In The News
Endangered Species Day Calls Attention to Saltworks Proposal
On the 6th annual National Endangered Species Day, environmental groups review the Cargill Saltworks Development proposal’s incorporation of the species into the new ecosystem.
By Stacie Chan
Redwood City Patch, 5/20/11
Nancy Arbuckle, Conservation Chair of the Sequoia Audubon Society, said that National Endangered Species Day today renews attention to the proposed Cargill Saltworks development plan. Several species currently reside on the Cargill-owned 1,436 acre plot of land, according to Arbuckle.
The proposed Cargill Saltworks development proposal calls for 50 percent of the plan to create open spaces and restore wetlands, protecting the species that live there. However, environmental groups say they would prefer the entirety of the land be restored in order to minimize disturbance to endangered species that reside there.
“We have the opportunity to protect them and add to their habitat, not threaten them further,” Arbuckle said.
She said the Western snowy plover and California least tern had been reported residing within the project boundaries. She added that the salt marsh harvest mouse and the California clapper rail have habitats on Greco Island. Trevor Burwell, a scientist for Hauge Brueck Associates, the lead planning consultants on the project, added that the California red-legged frog was native to the area.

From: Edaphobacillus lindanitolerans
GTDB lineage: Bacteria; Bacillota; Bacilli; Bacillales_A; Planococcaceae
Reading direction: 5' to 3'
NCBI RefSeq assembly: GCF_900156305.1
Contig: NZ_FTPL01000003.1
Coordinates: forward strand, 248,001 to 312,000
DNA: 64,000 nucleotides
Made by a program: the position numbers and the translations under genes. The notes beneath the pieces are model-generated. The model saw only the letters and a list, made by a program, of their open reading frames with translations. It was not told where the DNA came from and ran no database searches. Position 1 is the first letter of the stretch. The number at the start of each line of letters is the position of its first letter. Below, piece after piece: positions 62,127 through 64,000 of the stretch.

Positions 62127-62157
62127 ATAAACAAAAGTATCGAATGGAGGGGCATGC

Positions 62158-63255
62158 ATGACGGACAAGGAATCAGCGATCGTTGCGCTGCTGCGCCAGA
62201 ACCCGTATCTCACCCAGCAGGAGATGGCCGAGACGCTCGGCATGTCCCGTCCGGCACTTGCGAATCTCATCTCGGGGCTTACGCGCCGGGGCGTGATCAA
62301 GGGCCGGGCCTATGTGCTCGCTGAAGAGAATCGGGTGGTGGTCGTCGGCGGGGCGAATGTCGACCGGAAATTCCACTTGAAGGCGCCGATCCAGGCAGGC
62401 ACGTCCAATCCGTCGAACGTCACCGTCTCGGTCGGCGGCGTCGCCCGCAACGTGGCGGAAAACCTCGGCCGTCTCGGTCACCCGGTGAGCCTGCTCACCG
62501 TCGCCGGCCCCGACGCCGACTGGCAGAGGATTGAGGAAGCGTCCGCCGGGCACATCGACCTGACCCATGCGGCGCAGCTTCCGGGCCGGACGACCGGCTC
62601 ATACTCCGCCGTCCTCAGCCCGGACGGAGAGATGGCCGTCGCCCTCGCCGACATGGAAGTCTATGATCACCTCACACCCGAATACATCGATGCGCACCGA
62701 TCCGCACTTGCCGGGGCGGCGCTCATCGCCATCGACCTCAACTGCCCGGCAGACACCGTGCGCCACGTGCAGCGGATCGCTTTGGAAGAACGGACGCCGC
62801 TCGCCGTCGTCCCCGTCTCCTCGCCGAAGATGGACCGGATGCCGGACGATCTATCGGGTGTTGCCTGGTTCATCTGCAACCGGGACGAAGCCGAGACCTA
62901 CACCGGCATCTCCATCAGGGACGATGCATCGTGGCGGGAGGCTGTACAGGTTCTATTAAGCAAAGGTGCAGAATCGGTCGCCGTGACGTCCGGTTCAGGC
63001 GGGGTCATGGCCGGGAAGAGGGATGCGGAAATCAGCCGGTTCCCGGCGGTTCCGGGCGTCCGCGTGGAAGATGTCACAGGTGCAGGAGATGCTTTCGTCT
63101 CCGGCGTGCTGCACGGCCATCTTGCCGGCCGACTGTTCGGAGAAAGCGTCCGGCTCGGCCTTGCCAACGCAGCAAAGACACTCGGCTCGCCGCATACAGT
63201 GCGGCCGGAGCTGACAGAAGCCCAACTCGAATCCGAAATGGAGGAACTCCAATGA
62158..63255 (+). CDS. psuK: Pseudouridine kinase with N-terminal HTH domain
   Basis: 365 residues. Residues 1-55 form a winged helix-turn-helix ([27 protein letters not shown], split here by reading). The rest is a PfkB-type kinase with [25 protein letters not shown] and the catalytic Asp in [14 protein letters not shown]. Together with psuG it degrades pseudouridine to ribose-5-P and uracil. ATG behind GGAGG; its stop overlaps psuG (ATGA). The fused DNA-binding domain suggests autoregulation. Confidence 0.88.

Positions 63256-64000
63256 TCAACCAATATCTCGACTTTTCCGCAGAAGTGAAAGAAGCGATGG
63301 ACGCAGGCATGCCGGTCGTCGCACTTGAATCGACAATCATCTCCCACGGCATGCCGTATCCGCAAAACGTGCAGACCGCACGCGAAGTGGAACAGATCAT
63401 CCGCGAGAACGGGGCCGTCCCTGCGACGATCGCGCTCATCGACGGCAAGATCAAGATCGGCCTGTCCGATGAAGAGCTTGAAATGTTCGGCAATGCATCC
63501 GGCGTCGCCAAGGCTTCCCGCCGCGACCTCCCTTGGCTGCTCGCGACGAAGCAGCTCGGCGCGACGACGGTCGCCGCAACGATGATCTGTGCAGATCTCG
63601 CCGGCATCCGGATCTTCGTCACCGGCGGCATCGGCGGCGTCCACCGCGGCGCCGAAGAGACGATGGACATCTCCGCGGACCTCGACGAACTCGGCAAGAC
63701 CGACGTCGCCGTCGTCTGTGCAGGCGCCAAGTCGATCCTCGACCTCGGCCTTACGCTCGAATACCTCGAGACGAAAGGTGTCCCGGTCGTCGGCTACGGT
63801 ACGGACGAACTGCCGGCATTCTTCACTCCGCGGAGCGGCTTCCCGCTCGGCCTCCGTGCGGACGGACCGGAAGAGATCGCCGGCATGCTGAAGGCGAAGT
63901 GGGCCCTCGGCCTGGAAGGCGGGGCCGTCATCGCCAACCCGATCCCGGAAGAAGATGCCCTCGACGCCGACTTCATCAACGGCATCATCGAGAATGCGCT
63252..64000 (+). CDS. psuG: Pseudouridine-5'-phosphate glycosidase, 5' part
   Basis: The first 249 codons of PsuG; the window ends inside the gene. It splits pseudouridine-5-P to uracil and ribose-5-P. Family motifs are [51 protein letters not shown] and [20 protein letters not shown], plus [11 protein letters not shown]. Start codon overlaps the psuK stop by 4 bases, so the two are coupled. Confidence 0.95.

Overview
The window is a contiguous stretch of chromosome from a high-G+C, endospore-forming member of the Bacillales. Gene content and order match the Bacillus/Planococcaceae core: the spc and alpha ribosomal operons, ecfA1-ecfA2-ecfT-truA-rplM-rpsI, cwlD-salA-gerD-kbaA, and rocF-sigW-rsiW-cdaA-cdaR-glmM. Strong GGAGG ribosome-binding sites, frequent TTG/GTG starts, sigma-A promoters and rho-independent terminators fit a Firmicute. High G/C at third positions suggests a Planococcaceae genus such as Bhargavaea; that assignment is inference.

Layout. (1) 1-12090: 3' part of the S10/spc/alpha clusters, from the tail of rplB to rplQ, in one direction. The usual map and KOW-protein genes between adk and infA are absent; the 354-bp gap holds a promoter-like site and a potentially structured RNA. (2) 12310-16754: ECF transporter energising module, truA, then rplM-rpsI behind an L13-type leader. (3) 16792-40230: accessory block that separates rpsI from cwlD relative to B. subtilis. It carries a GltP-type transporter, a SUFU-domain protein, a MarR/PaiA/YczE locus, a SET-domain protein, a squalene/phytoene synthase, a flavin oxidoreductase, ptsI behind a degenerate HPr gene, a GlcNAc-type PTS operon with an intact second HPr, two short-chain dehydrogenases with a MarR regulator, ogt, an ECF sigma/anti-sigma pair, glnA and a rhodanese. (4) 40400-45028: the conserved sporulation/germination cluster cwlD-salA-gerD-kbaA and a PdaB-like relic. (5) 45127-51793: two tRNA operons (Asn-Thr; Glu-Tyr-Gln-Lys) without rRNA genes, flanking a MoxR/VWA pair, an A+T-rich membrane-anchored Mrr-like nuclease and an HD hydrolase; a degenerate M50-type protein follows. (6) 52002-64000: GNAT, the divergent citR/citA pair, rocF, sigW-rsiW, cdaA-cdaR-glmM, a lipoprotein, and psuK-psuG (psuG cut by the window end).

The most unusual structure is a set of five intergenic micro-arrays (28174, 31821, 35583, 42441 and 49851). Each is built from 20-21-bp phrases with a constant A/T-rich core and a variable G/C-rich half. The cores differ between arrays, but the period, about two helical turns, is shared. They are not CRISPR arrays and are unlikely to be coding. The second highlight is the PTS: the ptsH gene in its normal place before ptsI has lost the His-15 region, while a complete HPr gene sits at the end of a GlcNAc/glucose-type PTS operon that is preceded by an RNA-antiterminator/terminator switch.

However, Jay Reed, a spokesperson for DMB Inc., the project applicant, said that the restoration plan expected species like the clapper rail, salt marsh harvest mouse and western snowy plover among others to “flourish in the new ecosystem.”
Hauge Brueck Associates hired LSA Associates, Inc., to extensively research the current wildlife population and how DMB can best restore the wetlands and preserve the native species’ habitats.
But Sierra Club member Gita Dev said the human impacts on the wetlands could counteract any positives of the restoration.
"The portion of the saltponds that they propose to 'restore' is going to be virtually surrounded by housing," Dev said. "Twelve thousand homes will generate, let's say, several thousands of dogs and cats (with an associated feral population), that can easily swim across to catch birds and their eggs, as well as hunt the endangered Harvest mouse.."